At the 2017 Google I/O, Google started to shift its philosophy by providing architectural solutions for common problems that every Android developer faces at some point. These solutions made up the first release of Android Architecture Components, a set of libraries guided by the separation of concerns (SoC) principle, making apps more modular, test friendly and easy to maintain. Lifecycle, LiveData, Room, ViewModel, and Data Binding were all part of the initial Architecture Components release. A year has passed, and a lot of improvements have been made on those core components: 26 new releases were published, and more than 700 feature requests/bug were opened, of which more than 600 have been closed.
Before I dive into the three key new features, there was one more related crucial piece of news for Architecture Components: the introduction of Jetpack.
Jetpack: The mega-guide to Android development
I was excited about the introduction of Jetpack at the recent Google I/O. Jetpack gives structure to the suite of powerful tools in Android Architecture Components, along with other fundamental components to help in the Google-named areas of UI, Behavior and Foundation (see graphic below).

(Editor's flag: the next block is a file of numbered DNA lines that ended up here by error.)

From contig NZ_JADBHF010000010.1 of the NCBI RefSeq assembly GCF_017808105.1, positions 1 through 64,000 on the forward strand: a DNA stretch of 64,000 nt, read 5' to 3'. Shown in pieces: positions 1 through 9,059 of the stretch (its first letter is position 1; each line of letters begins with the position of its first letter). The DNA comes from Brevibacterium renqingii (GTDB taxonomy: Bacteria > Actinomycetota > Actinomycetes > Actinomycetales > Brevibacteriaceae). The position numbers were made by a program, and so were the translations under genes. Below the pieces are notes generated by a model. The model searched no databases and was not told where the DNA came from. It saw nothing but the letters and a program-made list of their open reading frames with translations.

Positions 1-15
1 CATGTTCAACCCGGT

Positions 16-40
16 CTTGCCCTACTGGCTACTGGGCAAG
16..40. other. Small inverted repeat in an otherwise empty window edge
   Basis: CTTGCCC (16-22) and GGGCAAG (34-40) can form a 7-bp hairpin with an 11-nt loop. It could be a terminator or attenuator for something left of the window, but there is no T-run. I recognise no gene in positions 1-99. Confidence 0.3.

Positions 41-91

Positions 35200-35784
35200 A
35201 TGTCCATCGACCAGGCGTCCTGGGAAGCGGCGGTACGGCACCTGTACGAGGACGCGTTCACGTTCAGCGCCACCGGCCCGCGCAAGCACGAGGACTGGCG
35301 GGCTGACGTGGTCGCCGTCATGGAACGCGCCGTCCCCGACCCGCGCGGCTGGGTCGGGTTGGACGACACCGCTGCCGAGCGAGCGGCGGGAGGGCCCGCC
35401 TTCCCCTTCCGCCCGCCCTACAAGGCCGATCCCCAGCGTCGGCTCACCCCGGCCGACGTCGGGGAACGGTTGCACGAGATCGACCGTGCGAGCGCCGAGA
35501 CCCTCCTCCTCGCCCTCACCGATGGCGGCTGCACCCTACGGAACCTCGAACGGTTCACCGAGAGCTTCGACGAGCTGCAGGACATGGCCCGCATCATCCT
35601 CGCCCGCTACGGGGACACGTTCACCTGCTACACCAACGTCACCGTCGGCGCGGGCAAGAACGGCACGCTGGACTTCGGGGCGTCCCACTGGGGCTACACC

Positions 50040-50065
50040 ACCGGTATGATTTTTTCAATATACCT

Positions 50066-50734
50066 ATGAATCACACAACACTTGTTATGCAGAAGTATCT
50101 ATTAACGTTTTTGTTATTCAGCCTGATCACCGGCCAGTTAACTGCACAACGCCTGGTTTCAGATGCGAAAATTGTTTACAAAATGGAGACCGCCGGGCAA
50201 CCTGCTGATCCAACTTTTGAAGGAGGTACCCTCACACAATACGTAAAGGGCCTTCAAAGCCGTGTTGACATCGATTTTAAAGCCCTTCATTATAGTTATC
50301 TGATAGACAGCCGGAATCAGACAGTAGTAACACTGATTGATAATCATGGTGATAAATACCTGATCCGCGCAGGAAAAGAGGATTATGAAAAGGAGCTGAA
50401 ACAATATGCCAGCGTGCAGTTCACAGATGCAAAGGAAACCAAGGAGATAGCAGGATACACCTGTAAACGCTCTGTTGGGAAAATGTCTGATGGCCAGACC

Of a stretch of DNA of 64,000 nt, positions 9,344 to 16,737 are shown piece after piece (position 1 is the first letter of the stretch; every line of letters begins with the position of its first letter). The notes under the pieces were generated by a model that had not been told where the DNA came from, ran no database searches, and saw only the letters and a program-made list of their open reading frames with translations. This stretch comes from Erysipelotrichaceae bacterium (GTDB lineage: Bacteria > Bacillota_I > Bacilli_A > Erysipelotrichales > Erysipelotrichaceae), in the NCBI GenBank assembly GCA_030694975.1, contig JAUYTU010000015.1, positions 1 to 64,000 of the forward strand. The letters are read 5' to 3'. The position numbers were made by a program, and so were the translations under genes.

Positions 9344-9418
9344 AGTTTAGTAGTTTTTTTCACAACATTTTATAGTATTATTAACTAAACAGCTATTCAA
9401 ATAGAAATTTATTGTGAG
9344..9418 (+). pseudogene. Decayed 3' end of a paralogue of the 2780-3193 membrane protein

Think of Jetpack as the new mega-guide to accelerate Android development. It aims to eliminate boilerplate code, decrease the number of crashes and memory leaks, facilitate backwards-compatibility and then increase productivity. Before Jetpack, it was not easy to find the correct tools to solve specific problems. Android documentation has always been good, but sparse. Jetpack organized all those amazing tools, summarizing the documentation and offering helpful guidance for all developers, but especially for Android beginners.
With Jetpack as the framework, we expect Google to add more components over time and help guide developers more than it has in the past — including the three new Android Architecture Components I’m highlighting below.
Navigation is a new component that handles screen transitions in a different way: You can use a visual editor to handle back and forward navigation.
“One thing you never have to worry about again is touching a fragment transaction with your bare hands,” said Google’s Lukas Bergstrom during a presentation about Navigation. The audience was delighted, to say the least.
Fragment transaction has been a problem that every app needs to solve and it hasn’t been easy. The new Navigation framework does all the dirty work for us.